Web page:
tea party dress the artyologist

tea party vintage dress the artyologist

It is a vintage 1970’s dress I got from a thrift store, and it fits so perfectly it could’ve been made for me. I’m pretty sure it was either a grad dress or a bridesmaid dress, and it is made of a coral coloured lining, with an overlay¬†of tan flowered chiffon. It is basically the 1970’s epitomized in¬†dress form ūüôā I’ve never worn it before, as it is pretty dressy¬†and floor length, so it was so nice to be able to wear it for the party. I paired it with my opera length pearls I got from my parents a few years ago as a birthday gift, and as it was an indoor party, my sister lent me some sparkly clips as we didn’t require hats anymore.

My dear friend Chantelle was visiting for the week of the party, so we had some fun taking silly photos of us drinking our tea after the party. (There were a lot more ladies at the party- 23¬†of us.) Of course, as soon as the party wrapped up, the sun burst through the clouds and we had a lovely sunny evening. Oh well ūüôĀ

Have you ever hosted a fancy party for your friends? Do you like to pull out the fine china every chance you get?

chantelle and tea party the artyologist

This is a¬†“Victorian Parlour Card” pose, don’t you think?

nicole and the group party the artyologist

sarah and tea party the artyologist

vintage tea party dress the artyologist

Every Day is Dress Up Day

every day is dress up day the artyologist

So continuing on the theme of Tuesday’s post,¬†I’ve been thinking lately about the term “dress up”.

A few weeks ago, someone (and not in a negative way at all- but in a simply curious way) asked me whether I was going somewhere special that day, because I was all “dressed up”. When I had gotten dressed that morning I had chosen a rather casual outfit for the day, since I knew it would be spent mostly at home. I was wearing a t-shirt, a cotton pleated skirt, some sparkly earrings, and flat shoes. This was not an outfit I had taken a great amount of effort on: I had simply grabbed the most comfortable garments I had to wear. However, in the eyes of many people (at least where¬†I live) since I wasn’t wearing jeans and a t-shirt I had to be going somewhere special, and the question threw¬†me off a bit, since I have gotten so used to dressing this way everyday.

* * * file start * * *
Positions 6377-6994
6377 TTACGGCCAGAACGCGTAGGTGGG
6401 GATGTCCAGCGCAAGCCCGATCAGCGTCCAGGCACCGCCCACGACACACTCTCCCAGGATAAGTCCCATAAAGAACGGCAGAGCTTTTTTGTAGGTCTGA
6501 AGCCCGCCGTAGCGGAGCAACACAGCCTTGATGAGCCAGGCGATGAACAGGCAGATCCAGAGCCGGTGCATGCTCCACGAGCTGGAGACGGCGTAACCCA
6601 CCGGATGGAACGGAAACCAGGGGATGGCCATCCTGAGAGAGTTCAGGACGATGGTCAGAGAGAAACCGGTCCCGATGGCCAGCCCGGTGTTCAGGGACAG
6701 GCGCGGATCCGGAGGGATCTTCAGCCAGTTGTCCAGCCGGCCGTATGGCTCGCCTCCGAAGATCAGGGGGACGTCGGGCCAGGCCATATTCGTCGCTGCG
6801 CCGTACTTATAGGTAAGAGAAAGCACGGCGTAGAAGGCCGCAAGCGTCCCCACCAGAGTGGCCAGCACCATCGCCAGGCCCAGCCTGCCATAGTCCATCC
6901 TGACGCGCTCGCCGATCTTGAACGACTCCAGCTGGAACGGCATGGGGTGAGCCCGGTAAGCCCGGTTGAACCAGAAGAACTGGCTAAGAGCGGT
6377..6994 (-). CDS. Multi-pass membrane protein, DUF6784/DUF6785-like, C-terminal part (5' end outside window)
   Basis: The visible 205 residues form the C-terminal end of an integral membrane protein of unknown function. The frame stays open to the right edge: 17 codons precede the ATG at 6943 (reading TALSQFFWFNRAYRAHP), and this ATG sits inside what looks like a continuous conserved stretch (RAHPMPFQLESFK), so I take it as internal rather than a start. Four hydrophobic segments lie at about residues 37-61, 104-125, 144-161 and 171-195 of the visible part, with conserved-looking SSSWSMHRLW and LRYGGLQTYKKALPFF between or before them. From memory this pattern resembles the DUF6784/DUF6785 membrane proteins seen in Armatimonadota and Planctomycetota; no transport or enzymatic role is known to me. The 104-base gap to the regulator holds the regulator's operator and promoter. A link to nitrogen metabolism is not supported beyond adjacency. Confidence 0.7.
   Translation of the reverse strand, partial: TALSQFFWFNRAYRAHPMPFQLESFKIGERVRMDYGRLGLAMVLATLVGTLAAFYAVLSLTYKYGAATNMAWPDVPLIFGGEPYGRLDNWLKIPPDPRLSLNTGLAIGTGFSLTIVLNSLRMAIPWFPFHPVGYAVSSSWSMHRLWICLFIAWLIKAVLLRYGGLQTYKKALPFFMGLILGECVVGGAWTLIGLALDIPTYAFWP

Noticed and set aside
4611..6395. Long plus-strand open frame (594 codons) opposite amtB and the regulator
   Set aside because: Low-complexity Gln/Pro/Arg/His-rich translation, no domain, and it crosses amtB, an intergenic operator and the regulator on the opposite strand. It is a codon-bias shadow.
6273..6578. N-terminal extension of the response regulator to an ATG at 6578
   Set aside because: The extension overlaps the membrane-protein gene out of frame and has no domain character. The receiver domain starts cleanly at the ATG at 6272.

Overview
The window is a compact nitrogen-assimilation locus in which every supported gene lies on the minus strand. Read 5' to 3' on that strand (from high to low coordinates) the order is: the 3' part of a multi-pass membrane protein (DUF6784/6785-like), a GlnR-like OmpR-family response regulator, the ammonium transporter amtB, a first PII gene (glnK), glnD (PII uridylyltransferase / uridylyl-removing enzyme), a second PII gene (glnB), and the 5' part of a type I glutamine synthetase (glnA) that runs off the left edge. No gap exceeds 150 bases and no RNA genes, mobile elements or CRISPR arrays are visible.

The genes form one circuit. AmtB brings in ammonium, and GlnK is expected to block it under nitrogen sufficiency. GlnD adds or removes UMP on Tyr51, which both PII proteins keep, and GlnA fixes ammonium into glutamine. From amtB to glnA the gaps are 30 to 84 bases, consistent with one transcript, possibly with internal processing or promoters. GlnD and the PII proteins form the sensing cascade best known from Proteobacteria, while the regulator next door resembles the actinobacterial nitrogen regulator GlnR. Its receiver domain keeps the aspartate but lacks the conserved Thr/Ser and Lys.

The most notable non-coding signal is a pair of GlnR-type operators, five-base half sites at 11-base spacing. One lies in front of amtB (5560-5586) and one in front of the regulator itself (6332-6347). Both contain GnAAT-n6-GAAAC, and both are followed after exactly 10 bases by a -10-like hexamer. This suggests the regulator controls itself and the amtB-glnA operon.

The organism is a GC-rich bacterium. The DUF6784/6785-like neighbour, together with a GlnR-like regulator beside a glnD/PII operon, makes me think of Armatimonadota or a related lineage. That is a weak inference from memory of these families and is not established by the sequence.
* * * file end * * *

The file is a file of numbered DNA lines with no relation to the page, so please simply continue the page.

The question started me thinking about how my own personal¬†perception¬†of the phrase “dressing up” has changed so much in the past few years, since I started wearing vintage, and how I now view clothing.

When I was in Grade 1, my mom made me a fuchsia¬†satin dress for my birthday, It had a sweetheart neckline, puffed sleeves and a full gathered skirt. Quite simply, it was an amazing dress, and a dream come true for a 6 year old. I wore it that day to school, and many other occasions as well. I’m sure that people smiled at the sight of a little girl at recess, or grocery shopping in a satin pink dress, but I was completely oblivious, and to me it was completely normal. (Really who wouldn’t want to wear a fuchsia satin dress if they had one?) I was lucky that, growing up, my mom sewed for me, as my closet was never lacking in the¬†wonderful clothes¬†she made for me.

Somewhere along the way though, I guess I decided that dresses just got in the way and I entered a season in my life that lasted many years. Jeans and t-shirts were the everyday staples of my wardrobe up until my late teens.¬†I did, however, still love the fashions of yesteryear, and Victorian and Regency fashions were my favourite eras. I loved historical fashion, but I never integrated those styles into my everyday wardrobe so I¬†resigned myself to wearing casual, “modern” styles, and the styles of yesteryear were relegated to “costumes” only.